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|Sea-level applications and management|In: Progress in Oceanography. Pergamon: Oxford,New York,. ISSN 0079-6611; e-ISSN 1873-4472, meer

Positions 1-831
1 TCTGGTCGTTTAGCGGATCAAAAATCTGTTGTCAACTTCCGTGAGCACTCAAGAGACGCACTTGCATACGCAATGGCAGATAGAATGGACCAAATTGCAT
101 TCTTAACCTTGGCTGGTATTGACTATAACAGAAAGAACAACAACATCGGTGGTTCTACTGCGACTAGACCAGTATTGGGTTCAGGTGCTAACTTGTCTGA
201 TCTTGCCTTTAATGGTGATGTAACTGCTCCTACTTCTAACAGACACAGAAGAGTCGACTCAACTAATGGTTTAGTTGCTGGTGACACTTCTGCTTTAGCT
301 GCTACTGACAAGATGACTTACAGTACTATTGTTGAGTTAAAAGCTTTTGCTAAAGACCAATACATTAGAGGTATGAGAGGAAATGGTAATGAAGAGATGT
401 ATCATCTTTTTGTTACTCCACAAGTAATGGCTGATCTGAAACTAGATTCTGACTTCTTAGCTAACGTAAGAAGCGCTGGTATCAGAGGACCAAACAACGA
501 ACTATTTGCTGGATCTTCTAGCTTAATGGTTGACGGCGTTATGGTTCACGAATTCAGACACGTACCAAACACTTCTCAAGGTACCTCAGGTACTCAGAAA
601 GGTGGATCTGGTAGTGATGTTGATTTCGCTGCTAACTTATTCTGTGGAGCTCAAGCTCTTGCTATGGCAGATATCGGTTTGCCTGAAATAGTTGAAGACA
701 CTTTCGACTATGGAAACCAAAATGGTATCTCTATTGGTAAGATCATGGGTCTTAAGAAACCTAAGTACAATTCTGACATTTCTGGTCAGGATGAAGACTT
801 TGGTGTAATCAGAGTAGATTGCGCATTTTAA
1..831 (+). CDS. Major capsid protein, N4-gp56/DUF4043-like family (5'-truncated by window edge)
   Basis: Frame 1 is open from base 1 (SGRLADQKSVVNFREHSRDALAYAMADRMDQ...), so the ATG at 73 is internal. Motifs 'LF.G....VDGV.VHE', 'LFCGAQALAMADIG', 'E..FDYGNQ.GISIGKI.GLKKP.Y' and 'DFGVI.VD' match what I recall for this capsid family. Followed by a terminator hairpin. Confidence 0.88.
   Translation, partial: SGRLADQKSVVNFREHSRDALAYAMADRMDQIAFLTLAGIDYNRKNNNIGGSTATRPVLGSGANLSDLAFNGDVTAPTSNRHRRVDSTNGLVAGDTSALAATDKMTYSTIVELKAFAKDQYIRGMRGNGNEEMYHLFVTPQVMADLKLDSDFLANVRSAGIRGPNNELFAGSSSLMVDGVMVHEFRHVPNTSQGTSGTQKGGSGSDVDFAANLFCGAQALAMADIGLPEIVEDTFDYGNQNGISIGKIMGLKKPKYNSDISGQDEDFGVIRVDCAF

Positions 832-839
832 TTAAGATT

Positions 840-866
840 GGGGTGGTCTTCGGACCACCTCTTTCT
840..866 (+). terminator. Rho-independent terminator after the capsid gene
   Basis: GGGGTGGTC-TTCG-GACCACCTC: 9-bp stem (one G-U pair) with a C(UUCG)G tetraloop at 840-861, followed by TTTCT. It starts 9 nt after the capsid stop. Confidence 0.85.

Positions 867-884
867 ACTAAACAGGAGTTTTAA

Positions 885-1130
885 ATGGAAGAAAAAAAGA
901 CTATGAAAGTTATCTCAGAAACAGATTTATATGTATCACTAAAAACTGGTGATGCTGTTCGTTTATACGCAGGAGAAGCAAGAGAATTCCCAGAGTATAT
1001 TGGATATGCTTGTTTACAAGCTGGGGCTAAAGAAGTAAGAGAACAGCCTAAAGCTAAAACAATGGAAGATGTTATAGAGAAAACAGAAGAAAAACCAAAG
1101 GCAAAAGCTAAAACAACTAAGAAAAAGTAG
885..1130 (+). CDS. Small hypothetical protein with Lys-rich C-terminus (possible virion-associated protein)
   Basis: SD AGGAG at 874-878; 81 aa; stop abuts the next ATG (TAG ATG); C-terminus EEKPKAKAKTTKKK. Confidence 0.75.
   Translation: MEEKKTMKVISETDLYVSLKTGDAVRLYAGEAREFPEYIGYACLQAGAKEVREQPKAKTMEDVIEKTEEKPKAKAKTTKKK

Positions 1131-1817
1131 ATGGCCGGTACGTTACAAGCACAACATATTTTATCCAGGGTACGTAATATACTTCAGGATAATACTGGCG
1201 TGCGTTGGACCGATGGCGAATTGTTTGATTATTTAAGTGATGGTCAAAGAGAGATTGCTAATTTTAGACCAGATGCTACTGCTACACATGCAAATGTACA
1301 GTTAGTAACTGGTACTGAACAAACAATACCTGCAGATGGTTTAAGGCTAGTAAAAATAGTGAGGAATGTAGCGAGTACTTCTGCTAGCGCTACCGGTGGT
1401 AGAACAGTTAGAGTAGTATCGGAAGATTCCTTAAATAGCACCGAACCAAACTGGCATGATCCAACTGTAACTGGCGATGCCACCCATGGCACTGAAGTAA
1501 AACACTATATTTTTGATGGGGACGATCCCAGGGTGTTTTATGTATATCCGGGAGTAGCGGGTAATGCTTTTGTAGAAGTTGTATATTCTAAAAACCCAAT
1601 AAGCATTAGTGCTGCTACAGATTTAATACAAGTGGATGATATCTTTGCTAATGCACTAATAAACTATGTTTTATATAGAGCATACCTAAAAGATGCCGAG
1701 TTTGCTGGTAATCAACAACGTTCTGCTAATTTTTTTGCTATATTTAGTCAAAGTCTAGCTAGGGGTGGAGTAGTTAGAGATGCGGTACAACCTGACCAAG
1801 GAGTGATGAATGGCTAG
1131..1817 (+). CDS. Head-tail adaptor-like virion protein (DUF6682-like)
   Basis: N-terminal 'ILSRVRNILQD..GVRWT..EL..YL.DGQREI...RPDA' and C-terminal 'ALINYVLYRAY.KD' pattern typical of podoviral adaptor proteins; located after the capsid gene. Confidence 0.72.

The development of the International Geological Correlation Programme's Project 61 and other international sea-level studies have led to a wealth of new publications since 1975. Part of this growth stems from a widening in understanding of the real problems that would result from a continued rise in global sea-level, whilst part comes from the subject's present popularity in the earth sciences. The potential for the application of sea-level data is wide. The publications in 1977 of VAIL, MITCHUM, TODD, WIDMEIR, THOMPSON, SANGREE, BUBB and HATLEHID's approach to ‘seismic stratigraphy’ stimulated an expansion in commercial and geological applications of sea-level data. Further, the value of shoreline data in testing models of earth crustal behaviour and mantle rheology is well established. In biogeography, data may be used to test the feasibility of land bridge development and the consequential movements of plants and animals. In the coastal zone, the probable continuing and even accelerating rise of sea-level, resulting from man-induced changes of the environment, has thrown a scare into all those concerned with shoreline management. Ingeneous solutions have been developed to cope with the sea-level problem, ranging from physical barrages to proposals for large-scale water mass transfers. But how technically able, or more importantly, prepared, is mankind to manage a long-term progressively rising sea-level? The aims of Project 61 were found to be unattainable, will the results of Project 200 be of greater practical relevance.